5 Fundraising Trends to Leave in 2019
With the New Year celebrations behind us, folks are trickling back in from holiday vacations, reviewing the final year-end fundraising numbers, and firming up strategic plans for 2020. Whether you hit the ground running this year or are still getting your agenda in order, it’s a good time to evaluate the lessons learned in 2019. Here are a few fundraising habits and worries that didn’t serve us last year, from tools that value style over substance, buzzy fundraising campaigns that just don’t show the results you need, or “free” solutions that only cause more headaches down the road, leave these behind as you ring in 2020.
1. Scrounging for pennies from Uber, GrubHub, and other round-up-the-change initiatives
Even if folks are really generous, there’s no way to gather meaningful program support this way. Nonprofit work is too important to leave up to others’ tipping habits, and major support from well-stewarded funders deserves more of your energy and brain space in 2020.
2. Spending too much energy on any one age group of supporters
With limited time and resources, it can be tempting to zero in on one target demographic for support. While the majority of your donors are likely middle-age and older, it’s important to start cultivating the next generation now. With the up-and-coming Gen Z, there’s a lot to get excited about – they’re consistently socially conscious, jazzed about volunteering and civic engagement, and on track to be more open-minded and progressive than almost any generation before. Their trajectory is exciting, and their energy is infectious. That being said, focusing on cultivating them as major donors right now – instead of spending energy on maintaining good stewardship of other generations of donors – isn’t the right move. Though they’re up and coming, they just don’t have the wealth older donors have, so do your best to involve Gen Z while keeping your eye on your own bottom line.
3. Counting on “rage philanthropy”
There’s no denying that the planet is seeing a long list of existential challenges right now, and that’s unlikely to change in 2020. Facing new struggles in your nonprofit’s area of work doesn’t necessarily get easier with time, and it’s always encouraging to receive an influx of donations when people hear about the obstacles you’re facing. That being said, beware anyone who says you can rely on “rage philanthropy” to make up funding gaps –unfortunately, that’s not a reliable source of income, especially as we all battle disaster fatigue.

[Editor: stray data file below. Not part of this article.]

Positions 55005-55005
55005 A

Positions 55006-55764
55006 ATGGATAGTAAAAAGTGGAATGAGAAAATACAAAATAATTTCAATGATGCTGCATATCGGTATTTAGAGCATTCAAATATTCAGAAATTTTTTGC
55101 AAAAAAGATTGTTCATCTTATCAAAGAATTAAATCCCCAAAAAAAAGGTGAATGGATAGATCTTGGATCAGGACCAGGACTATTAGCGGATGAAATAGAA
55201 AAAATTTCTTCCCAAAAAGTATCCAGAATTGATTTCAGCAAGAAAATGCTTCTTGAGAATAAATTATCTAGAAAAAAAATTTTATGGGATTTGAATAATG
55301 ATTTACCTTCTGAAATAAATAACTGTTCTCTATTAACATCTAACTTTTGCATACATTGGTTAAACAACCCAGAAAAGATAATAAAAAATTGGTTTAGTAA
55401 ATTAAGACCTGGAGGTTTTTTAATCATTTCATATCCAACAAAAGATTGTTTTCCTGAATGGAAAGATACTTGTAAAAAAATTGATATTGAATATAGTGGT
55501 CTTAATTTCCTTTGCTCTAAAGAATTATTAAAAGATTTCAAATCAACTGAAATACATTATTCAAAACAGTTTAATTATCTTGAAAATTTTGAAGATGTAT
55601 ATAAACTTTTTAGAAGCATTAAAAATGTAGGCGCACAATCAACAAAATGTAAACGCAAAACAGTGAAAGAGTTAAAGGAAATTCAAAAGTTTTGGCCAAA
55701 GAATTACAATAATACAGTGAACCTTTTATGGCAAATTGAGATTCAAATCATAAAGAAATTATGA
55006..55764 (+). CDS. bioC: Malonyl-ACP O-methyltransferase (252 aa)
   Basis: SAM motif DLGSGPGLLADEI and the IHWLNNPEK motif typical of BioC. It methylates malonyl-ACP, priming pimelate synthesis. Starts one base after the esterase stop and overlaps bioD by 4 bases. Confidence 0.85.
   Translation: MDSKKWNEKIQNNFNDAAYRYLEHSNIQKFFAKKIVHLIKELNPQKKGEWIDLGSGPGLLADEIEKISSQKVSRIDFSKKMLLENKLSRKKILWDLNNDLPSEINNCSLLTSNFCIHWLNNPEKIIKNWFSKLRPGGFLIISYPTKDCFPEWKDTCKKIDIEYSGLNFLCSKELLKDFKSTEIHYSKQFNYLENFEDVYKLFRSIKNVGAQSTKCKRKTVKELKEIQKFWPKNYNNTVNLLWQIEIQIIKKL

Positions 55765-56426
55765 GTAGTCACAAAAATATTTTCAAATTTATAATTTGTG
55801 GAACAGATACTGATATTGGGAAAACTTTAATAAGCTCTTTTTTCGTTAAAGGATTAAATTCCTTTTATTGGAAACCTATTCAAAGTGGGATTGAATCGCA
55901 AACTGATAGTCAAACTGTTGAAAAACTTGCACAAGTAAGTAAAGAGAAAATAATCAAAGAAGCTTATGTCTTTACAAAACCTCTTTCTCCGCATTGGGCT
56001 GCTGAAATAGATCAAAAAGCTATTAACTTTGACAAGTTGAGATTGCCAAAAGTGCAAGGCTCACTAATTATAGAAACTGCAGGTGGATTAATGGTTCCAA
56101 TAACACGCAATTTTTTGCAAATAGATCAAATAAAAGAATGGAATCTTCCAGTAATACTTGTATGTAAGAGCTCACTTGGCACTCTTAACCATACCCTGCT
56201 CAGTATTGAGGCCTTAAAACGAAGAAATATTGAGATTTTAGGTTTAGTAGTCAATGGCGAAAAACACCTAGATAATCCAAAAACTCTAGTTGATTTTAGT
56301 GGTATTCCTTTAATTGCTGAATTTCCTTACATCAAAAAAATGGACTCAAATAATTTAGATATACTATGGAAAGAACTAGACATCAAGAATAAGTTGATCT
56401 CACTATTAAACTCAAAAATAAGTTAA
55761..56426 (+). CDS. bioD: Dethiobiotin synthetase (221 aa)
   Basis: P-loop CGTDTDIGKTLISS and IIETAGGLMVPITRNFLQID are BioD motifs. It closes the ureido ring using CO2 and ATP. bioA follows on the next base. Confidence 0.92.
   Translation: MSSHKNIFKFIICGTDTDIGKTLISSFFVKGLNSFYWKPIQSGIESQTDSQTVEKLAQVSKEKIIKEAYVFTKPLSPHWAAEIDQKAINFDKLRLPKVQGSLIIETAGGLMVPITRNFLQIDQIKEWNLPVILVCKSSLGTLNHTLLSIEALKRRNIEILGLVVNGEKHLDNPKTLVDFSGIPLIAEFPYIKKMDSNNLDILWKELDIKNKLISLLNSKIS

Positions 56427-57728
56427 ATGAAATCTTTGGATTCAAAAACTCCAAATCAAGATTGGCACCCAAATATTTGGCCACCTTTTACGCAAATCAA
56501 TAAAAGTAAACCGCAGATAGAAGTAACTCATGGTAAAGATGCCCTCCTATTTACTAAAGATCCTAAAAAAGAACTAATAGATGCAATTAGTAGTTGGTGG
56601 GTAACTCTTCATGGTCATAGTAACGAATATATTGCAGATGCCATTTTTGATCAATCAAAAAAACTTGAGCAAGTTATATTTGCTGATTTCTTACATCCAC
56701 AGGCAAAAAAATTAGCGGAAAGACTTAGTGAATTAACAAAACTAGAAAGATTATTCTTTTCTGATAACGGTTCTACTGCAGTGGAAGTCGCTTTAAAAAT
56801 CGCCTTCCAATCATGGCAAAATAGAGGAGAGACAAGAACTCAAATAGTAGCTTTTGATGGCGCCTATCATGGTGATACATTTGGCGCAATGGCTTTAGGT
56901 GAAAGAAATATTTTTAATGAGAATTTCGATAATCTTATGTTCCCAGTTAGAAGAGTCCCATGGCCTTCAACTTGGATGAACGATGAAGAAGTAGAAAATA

4. Using free online donation platforms
With tools that are labeled free to use, the costs are unfortunately often hidden. Whether it’s a lack of access to tech support, few or no upgrades or patches, or limited capacity to pull the sophisticated data you need, free software just isn’t the right fit for most nonprofits. Determining the scope of your CRM needs will help you pick out the right tools for consistent and helpful service in 2020.
5. Prioritizing donations via cryptocurrencies
Despite some online chatter about donors making the switch to cryptocurrency, rest assured that the vast majority of donors will still make a credit card, cash, or check donation. (For example, only 18 percent of millennials own Bitcoin, and older generations still seem to prefer traditional wealth – including baby boomers, who control 60 percent of the U.S.’ wealth share.) It’s okay to get excited about the future, but don’t leave most of your donors behind by bumping all your other priorities in order to accept donations in Bitcoin. If you’re looking to expand your giving options this year, look at expanding your planned giving or peer-to-peer fundraising programs instead!
Whatever your plans for the year ahead, here at EveryAction we’re wishing you a 2020 full of success in achieving your organization’s mission and making the world a better place. Happy New Year!
P.S. If you’re still building 2020 fundraising plans, make sure to check out our strategic planning guide and template for an easy way to get started on the right foot!